Friday, March 26, 2010

Questions on Library Use

The plans for building a new library (AKA- knowledge center, resource center, discovery library) has created a lot of talk in the town. It seems much of the talk centers on how many people really visit the library and that there is some magical number of visitors (and types of visitors) that means we should or should not build a new library. Just to clear up any misconceptions on the way we count visitors- we have a people counter at the front door and every morning before we open we take the number from the day before and log it, that number is divided by 2 (they come in they go out) and recorded. Staff and volunteers access the library through a rear staff door. There are varying levels of sophistication with these type of counters but in my 23 years of experience, the way we do it is pretty much how libraries get attendance figures- are there errors possible? sure run in and out? sure...

In case anyone would like to see that raw data here it is from July-2009- Feb 2010:

Library Attendance July 2009- Feb 2010

July 25370 25 days = 1014
Aug 25224 25 days = 1008
Sept 25359 25 days = 1014
Oct 29571 26 days = 1137
Nov 21287 22 days = 967
Dec 20733 25 days = 829
Jan 21346 24 days = 889
Feb 22216 23 days = 966

So about 1000 a day- some days more- some days less, but its just ONE measure just like books checked out, Internet sessions, requests for information, attendance at programs, use of databases, downloaded books, Summer Reading, book sales in the Friends store...the list of things we do (and count) goes on and on.

As I work this afternoon I see a mostly full parking lot despite the fact people must navigate construction barriers and cones to get here. I know the question of use isn't debatable- people use this library.

Rather than questioning numbers and casting aspersions on their validity I would ask people to spend more time thinking of a new library in a holistic way- how does our current library add to every one's quality of life? How might a bigger technologically advanced library benefit everyone? And the really big question: IF we don't take advantage of this very unique opportunity to improve and expand library services what will that say about us as a community and where our priorities are?

Some have said the community answered the question about a new library in 1998- 12 years ago, by about 400 votes the community said "a bigger library is not needed". Has the question really been permanently answered? Did the 18 year old and older voter get to make that decision for everyone in perpetuity?

I'll close with a quote from a new study about Internet use in public libraries which says:

Americans across all age groups reported they used library computers and Internet access. Teenagers are the most active users. Half of the nation’s 14- to 18-year-olds reported that they used a library computer during the past year, typically to do school homework.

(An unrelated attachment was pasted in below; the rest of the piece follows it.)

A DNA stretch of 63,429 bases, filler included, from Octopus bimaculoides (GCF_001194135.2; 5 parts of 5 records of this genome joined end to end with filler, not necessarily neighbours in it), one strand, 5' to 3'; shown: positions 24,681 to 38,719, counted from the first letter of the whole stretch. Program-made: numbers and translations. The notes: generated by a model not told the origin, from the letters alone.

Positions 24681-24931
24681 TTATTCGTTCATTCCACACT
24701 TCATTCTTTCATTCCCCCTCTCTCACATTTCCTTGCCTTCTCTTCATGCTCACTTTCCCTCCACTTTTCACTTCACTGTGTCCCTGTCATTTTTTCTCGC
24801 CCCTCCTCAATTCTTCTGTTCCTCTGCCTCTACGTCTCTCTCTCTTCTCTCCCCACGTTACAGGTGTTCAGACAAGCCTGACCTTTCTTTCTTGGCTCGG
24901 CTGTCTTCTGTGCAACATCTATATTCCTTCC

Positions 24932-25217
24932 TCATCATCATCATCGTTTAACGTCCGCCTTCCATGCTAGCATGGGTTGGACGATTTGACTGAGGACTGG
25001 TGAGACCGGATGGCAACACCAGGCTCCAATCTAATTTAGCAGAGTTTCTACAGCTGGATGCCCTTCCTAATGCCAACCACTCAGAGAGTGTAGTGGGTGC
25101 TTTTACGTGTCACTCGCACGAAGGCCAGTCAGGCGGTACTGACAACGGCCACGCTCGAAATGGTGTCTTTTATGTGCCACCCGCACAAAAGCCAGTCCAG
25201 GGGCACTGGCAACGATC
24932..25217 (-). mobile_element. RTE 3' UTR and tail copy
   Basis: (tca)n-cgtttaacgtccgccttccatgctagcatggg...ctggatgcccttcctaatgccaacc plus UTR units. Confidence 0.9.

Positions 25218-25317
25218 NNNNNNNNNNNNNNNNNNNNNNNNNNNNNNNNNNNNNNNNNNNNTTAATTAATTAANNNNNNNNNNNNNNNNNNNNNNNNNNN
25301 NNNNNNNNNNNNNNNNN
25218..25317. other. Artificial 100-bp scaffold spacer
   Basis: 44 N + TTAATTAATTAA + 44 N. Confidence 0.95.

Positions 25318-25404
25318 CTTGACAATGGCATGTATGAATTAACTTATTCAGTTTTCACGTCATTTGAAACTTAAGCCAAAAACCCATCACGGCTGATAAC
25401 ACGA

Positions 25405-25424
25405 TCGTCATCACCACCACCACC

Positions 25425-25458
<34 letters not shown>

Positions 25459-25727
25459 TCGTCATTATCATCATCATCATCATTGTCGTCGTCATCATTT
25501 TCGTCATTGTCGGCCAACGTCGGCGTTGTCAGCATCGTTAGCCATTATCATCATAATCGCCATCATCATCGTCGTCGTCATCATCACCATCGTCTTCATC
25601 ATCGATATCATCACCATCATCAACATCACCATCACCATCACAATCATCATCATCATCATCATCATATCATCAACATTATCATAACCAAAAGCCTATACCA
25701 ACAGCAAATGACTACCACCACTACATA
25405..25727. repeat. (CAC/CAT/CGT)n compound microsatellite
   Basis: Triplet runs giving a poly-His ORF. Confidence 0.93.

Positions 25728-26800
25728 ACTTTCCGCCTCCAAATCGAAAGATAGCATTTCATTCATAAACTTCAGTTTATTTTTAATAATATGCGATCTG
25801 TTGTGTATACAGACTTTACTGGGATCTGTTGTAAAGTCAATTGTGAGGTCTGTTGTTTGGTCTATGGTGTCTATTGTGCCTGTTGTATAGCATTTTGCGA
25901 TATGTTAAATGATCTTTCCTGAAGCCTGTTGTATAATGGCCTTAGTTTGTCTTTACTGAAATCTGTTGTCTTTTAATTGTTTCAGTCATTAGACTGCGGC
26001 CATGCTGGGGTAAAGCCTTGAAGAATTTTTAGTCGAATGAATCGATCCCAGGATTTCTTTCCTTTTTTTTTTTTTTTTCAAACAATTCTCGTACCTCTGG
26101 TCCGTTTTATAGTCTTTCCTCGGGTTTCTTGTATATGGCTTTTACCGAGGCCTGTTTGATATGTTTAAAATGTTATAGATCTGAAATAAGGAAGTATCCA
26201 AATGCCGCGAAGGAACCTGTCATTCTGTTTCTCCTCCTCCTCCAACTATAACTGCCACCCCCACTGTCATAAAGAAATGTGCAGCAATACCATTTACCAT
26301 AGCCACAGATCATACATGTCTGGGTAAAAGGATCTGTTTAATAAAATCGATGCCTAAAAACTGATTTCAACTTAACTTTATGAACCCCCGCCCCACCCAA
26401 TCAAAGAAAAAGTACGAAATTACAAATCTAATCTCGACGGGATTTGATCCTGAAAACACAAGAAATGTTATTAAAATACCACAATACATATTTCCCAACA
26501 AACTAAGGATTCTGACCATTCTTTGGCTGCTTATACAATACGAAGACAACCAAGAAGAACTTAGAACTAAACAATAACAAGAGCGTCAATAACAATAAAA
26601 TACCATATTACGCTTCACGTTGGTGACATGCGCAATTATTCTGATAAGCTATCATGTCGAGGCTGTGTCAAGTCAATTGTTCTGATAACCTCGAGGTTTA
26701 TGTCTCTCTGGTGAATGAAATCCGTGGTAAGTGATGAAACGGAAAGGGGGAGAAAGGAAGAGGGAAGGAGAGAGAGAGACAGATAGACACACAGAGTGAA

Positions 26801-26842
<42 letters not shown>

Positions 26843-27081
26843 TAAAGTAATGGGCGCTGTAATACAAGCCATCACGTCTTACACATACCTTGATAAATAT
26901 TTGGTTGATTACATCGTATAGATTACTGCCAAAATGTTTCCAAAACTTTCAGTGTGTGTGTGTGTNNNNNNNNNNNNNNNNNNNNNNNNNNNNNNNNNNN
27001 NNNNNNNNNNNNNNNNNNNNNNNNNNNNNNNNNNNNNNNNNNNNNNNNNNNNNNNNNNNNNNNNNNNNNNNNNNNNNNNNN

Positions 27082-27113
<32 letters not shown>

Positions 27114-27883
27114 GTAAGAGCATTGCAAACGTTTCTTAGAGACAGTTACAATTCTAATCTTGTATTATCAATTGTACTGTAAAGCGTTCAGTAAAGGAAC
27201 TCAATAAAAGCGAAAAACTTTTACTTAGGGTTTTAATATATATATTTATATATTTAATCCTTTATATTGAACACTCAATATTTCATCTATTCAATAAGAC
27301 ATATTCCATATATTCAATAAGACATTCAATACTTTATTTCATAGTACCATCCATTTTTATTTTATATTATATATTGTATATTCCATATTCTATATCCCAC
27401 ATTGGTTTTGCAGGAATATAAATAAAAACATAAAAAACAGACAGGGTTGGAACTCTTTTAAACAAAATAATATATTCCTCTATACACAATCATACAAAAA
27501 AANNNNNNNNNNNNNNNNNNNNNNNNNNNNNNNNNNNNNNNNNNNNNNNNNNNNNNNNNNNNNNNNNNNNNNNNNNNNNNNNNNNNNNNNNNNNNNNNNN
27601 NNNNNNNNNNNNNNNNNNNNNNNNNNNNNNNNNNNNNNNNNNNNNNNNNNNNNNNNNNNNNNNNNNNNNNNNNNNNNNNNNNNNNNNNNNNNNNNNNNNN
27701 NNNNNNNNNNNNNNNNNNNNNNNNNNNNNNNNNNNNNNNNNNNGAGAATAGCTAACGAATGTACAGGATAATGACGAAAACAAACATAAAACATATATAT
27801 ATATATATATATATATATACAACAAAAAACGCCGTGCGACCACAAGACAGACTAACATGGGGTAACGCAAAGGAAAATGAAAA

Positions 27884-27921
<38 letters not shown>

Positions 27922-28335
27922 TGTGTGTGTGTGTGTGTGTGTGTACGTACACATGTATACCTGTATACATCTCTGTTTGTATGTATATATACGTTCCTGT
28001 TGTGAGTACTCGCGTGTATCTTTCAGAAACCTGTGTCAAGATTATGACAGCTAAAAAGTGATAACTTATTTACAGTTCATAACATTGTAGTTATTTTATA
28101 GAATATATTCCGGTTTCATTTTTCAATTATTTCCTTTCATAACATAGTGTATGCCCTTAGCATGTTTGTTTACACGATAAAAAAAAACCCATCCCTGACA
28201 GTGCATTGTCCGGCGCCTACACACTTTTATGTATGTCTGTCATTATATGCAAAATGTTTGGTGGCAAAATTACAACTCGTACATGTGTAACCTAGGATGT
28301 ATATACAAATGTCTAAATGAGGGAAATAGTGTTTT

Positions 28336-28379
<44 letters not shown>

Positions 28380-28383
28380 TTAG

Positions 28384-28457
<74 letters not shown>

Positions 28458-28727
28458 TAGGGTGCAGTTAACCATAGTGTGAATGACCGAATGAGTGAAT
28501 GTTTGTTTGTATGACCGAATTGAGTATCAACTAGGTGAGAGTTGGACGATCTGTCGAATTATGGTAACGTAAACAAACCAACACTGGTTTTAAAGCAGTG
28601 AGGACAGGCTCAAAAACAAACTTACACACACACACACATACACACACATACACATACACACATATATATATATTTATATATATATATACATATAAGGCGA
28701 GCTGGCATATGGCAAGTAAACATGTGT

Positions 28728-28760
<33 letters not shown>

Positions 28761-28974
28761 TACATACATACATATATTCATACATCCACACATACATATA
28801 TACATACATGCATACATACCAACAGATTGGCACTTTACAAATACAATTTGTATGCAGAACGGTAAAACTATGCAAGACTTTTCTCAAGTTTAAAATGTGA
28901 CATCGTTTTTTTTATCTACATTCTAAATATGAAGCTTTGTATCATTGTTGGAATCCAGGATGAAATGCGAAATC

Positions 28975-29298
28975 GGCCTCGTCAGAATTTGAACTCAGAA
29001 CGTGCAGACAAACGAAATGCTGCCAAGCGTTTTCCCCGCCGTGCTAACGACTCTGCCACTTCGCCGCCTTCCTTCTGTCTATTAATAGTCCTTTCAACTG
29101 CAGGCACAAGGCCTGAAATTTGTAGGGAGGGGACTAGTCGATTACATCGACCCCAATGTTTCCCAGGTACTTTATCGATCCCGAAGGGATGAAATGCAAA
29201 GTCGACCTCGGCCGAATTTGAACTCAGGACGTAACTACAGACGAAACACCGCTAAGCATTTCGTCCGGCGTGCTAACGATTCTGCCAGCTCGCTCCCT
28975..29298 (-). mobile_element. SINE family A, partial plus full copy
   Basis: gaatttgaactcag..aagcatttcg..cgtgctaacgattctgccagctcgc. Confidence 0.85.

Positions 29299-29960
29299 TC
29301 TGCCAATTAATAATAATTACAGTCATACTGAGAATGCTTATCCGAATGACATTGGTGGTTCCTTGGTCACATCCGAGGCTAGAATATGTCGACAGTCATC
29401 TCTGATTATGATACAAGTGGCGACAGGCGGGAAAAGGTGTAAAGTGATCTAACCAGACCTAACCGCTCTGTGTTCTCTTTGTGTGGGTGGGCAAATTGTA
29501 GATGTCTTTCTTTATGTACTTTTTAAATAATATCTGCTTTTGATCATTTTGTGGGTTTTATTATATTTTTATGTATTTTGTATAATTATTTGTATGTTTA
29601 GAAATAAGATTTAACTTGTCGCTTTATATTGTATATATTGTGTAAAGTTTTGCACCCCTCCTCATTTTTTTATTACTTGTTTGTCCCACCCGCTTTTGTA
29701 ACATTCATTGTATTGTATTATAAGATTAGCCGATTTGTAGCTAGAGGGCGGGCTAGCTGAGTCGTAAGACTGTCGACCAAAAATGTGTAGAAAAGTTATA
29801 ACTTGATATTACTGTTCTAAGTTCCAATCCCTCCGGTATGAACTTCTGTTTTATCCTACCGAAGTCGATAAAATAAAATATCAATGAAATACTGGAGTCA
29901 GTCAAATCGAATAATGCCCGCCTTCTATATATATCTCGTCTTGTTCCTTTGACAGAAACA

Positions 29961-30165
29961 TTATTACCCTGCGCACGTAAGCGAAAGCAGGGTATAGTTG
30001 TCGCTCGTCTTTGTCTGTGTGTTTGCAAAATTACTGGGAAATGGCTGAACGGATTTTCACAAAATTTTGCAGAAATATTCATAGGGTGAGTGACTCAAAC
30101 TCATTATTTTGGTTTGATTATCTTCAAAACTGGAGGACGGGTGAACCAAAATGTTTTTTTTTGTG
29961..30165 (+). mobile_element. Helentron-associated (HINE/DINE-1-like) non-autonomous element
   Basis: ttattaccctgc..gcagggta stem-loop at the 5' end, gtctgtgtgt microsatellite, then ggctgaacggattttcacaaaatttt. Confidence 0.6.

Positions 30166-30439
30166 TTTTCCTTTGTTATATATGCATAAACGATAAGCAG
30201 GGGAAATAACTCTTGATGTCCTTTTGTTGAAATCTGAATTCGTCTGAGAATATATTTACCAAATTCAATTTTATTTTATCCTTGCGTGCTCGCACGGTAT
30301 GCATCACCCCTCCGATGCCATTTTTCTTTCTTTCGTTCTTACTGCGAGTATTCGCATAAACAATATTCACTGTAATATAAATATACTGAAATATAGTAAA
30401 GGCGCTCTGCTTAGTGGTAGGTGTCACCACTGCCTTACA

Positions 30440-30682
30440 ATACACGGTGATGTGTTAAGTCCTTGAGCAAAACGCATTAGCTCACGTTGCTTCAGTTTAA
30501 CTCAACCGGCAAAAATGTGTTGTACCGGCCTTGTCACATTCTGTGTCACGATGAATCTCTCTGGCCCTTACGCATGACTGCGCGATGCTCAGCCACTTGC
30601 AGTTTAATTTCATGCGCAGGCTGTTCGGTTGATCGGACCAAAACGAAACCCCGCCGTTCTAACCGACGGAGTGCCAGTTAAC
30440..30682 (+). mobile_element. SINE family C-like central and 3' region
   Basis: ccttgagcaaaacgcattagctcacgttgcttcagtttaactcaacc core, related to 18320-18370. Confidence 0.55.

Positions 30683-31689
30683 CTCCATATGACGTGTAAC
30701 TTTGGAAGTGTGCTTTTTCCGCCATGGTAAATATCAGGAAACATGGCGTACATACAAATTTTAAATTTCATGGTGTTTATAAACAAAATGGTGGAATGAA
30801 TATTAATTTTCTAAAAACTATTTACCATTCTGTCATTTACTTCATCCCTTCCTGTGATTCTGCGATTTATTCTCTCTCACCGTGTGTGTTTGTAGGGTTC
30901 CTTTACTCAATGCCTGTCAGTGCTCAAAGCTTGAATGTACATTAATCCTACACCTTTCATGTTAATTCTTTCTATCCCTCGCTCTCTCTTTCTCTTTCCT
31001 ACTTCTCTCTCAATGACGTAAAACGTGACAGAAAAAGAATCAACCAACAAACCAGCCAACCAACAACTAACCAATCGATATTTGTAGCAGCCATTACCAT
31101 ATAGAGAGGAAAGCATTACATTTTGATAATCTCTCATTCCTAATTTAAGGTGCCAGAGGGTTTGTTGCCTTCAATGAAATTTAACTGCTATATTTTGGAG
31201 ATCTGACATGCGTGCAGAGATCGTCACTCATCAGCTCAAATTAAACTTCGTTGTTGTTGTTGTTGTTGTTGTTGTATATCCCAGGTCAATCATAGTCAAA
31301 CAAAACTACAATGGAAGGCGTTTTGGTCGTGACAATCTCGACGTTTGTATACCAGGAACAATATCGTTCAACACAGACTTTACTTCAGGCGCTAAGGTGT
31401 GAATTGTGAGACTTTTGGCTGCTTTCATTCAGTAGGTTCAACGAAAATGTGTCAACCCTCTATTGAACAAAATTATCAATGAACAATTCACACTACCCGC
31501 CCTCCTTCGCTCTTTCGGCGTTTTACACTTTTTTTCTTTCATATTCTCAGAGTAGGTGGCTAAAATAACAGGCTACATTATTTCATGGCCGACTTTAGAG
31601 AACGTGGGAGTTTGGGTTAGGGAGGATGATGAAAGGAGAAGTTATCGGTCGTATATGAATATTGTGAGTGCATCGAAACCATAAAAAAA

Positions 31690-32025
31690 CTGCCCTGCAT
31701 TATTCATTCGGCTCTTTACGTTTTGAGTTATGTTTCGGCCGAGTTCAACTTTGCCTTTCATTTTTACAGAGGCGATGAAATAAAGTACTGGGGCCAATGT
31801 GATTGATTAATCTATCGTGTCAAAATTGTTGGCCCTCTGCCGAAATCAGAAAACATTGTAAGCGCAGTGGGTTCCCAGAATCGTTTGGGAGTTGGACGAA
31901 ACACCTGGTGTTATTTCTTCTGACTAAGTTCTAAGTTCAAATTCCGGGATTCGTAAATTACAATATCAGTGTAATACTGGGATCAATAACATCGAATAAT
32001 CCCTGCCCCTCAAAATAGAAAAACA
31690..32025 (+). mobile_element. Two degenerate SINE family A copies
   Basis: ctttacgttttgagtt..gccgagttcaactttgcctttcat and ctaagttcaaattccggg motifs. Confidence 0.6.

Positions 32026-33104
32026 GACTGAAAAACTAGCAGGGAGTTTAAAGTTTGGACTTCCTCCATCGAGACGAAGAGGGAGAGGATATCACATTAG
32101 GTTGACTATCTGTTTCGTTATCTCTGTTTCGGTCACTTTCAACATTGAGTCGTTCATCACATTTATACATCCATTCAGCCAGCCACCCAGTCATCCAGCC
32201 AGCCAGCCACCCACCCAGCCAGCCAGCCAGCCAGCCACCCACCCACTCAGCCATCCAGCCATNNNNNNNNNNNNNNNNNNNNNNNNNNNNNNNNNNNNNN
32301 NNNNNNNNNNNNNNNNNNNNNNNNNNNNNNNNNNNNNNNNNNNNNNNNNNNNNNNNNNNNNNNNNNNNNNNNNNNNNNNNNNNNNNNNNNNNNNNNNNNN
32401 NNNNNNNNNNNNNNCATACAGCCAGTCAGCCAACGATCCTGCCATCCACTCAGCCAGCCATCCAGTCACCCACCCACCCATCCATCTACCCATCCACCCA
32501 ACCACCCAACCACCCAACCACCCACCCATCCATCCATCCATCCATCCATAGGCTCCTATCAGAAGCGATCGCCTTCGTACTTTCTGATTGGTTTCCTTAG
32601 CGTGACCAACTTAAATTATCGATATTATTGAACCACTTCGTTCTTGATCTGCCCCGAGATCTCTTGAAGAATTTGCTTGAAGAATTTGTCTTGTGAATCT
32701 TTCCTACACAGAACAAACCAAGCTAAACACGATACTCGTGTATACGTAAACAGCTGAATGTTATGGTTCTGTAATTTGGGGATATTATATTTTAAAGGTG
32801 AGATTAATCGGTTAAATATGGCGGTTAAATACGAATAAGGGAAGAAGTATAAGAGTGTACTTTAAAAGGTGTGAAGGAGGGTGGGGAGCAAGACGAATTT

The current library has eight Internet computers for kids of all ages not just teenagers, a community our size should have at least 40 available and space for kids to be kids. The truly inadequate library space for our young people is very, very hard to dispute- I believe we have the most undersized library for our population in the state, but for kids we are hands down the weakest in our state, and that should matter.

Saturday, January 30, 2010

Editorial from Vice Chair of the Library Board-Sandy Foley

Homework, timelines, mapping, transparency. These words, often associated with education and with current governmental concerns, can be applied to the library's journey from wishful thinking to pending reality.

When the idea of a new library was being formulated, a city-wide survey was conducted to ascertain what kind of facility the community envisioned. Data was mapped, meetings were held and a strategic plan was formulated. The Library Board set up advisory groups and invited experts to speak before its televised meetings.

The board also commissioned a space needs assessment document that accounted for the use of every square foot in the new library, which will ultimately guide us to a state-of-the-art building that meets demands long into the future. We have looked at any and all options available for land and buildings, always keeping the financial ramifications and options in mind.

Because the library is and will always be a presence in the community, board members, staff, friends and the Library Foundation have worked with anyone and everyone who has been receptive to our dream. We have visited libraries throughout the state and the country and have joined with city managers, supervisors and business project developers to find the best fit for Carson City.

We have been on committees, worked with the Board of Supervisors, served with Downtown Redevelopment and the Downtown Consortium, and made our aspirations known in print and nonprint media.

We have done our homework and were poised and ready when the opportunity arose to become an integral part of the Carson Nugget Development Project.

Our homework, timeline, planning, transparency, financial stewardship and commitment have served us well, and we are ready to work with all parties to build toward what Carson City can be and not become mired in malaise.

It has been said that this development will burden future generations with tax consequences. How can a library, a public transit hub, a plaza, public parking and investment in cutting edge, high paying technology jobs (the public part of a public/private partnership) be considered a burden?

The burden is the status quo and a future that is questionable at best.

• Sandy M. Foley is vice chairperson of the Carson City Library Board of Trustees.